Assessing the Bullying Coverage

A tweet this morning from Queerty cemented something I’ve been wrestling with about the last two weeks of coverage regarding bullying of gay teens: it’s actually been pretty good.

It seems like LGBT stories come in cycles and we are currently in a cycle of stories about gay teens committing suicide because of bullying.  Lots of people have been asking whether there is more bullying and more suicides, a question that is as much about the media coverage of those issues as it about the actual data.

(If you are interested in some data and research, a good place to start would be a newly-released study by the National Education Policy Center at the University of Colorado at Boulder School of Education, the Williams Institute on Sexual Orientation Law and Public Policy, and the Great Lakes Center for Education Research and Practice.)

What’s good about the coverage is that journalists haven’t fallen into the unfortunate habit of feeling like they need to interview opposing voices.  Maybe because it’s about bullying and not just LGBT issues, the stories have been blissfully free of “crazy minister” interviews or the need to include someone from Focus on the Family or Family Research Council to provide a countering voice.

There are, for sure, voices out there who are opposed to including anti-homophobia information in anti-bullying training in schools.  But now isn’t necessarily the time for those voices to be used as a counterweight. We can all agree that suicide is bad and kids being bullied is bad and broadcasting an 18-year old kissing another boy on the Internet is bad.  That doesn’t require a dissenting voice.

UPDATE: A new post on Bullying and Religion: the Second Wave Stories

Here is some coverage that has been good and has provided especially interesting angles to approach the story:

Wall Street Journal’s Digits Blog – How Social Networking Influences Coming Out

New York magazine –Tyler Clementi’s Suicide: More Than Cyber-Bullying

National Public RadioStudent’s Suicide Highlights Bullying Over Sexuality

This story, by CNN’s Anderson Cooper, on the death of Asher Brown
Vodpod videos no longer available.

CBS Evening News – Gay Student’s Death Highlights Troubling Trend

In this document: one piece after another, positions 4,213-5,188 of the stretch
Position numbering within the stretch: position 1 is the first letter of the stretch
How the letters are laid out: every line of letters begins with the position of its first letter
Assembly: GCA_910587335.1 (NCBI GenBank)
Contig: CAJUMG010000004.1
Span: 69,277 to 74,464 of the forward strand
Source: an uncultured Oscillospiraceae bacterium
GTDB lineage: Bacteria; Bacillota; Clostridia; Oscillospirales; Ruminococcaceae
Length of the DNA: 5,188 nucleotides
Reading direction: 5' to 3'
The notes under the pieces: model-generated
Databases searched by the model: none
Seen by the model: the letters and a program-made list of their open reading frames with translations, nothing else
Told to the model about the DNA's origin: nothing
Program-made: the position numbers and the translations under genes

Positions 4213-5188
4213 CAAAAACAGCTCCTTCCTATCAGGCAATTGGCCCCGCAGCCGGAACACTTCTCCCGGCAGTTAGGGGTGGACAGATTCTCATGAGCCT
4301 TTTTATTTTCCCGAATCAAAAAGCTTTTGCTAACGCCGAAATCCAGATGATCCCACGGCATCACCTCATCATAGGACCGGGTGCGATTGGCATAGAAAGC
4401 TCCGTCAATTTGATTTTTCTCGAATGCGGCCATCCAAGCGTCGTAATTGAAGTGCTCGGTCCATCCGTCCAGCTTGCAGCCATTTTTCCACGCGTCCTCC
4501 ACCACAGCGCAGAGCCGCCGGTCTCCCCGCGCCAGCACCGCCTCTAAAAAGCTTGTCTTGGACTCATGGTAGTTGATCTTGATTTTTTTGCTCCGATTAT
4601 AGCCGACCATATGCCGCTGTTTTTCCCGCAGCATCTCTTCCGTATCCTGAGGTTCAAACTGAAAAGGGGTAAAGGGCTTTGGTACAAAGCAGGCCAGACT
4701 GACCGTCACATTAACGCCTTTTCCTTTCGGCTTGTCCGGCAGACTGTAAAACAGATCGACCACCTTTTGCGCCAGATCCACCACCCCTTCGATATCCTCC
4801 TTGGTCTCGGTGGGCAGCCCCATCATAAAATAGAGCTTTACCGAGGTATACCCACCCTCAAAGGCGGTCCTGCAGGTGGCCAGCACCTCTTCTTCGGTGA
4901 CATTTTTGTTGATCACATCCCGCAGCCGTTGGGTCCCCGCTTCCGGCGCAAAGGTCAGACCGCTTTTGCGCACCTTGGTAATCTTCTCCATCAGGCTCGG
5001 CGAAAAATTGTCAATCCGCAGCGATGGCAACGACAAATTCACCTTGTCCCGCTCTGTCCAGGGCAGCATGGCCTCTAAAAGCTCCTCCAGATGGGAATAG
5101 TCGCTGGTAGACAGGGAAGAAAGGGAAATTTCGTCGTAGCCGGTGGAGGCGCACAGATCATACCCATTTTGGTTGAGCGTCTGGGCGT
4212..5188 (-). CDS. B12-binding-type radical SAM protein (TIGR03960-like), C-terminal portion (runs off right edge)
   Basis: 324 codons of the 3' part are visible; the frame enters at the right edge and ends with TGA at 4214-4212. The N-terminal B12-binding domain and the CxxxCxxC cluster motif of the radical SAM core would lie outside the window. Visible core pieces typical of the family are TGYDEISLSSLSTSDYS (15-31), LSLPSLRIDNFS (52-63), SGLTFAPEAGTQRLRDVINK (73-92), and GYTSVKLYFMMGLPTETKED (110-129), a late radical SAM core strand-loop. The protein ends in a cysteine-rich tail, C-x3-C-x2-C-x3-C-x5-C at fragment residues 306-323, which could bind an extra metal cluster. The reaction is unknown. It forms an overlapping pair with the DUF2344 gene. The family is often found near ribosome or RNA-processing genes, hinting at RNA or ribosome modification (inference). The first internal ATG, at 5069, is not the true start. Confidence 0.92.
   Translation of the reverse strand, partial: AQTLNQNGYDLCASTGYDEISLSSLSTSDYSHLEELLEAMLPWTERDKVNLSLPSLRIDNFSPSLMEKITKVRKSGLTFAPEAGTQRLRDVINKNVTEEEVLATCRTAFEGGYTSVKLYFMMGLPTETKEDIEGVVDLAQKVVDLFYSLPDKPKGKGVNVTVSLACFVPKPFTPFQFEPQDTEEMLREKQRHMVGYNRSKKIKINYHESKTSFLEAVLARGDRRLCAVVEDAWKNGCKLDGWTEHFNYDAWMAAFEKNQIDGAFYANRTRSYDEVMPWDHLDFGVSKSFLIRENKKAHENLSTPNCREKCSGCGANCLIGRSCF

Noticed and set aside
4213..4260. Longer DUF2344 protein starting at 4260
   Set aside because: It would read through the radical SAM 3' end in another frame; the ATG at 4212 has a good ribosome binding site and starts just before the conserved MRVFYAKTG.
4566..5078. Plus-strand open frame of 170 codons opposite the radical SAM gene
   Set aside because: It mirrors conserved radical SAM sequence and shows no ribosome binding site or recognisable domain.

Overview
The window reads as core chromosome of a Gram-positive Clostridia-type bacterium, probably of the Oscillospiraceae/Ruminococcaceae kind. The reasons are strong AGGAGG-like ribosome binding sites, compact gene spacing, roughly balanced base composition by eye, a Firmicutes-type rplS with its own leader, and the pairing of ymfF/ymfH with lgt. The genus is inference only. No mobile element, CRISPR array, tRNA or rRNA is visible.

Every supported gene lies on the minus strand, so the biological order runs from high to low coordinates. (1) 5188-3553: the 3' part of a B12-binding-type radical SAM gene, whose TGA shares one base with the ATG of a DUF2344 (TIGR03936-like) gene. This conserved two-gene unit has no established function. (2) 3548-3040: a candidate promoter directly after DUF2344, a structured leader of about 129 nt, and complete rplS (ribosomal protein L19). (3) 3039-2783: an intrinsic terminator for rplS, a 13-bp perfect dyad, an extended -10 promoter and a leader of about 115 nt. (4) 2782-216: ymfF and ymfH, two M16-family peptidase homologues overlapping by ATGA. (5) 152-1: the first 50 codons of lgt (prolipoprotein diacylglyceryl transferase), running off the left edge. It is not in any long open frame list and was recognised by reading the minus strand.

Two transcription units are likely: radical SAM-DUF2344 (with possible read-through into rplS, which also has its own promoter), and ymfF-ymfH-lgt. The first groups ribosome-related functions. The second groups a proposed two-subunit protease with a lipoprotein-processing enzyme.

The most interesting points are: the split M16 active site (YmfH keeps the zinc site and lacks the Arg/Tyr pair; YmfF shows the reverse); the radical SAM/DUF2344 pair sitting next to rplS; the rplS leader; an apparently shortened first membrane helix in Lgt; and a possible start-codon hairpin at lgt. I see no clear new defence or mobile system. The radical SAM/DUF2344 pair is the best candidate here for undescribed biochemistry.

Vodpod videos no longer available.

What’s you sense of how this story has been covered? Let us know when you see stories that deserve attention (or a little criticism).

3 Responses

  1. A point to consider with all this media coverage is the possible harmful effects the message of “bullying equals suicide” can have on vulnerable youth. If all LGBT youth hear is that if you are being bullied and suicide is an option for you, the media could be inadvertently creating a contagion phenomenon. If we keep telling LGBT youth they are more at risk for suicide we risk normalizing it.

    Please see safe reporting recommendations for media at http://www.afsp.org/media.

  2. “What’s good about the coverage is that journalists haven’t fallen into the unfortunate habit of feeling like they need to interview opposing voices.”

    Thank YOU!!! Because that’s what REAL freeedom is about.

    What cocerns me though is that the media is being too neutral in only OMITTING dissenting voices.

    They should actually be advocating the total SILENCING of people. The RE-EDUCATION of them so that they think in the correct way.

    We still have some way to go but we are getting there.

  3. […] , there has been much in the media about the bullying gay youth endure. This blog maintained by the National Lesbian and Gay Journalists Association evaluates some of […]

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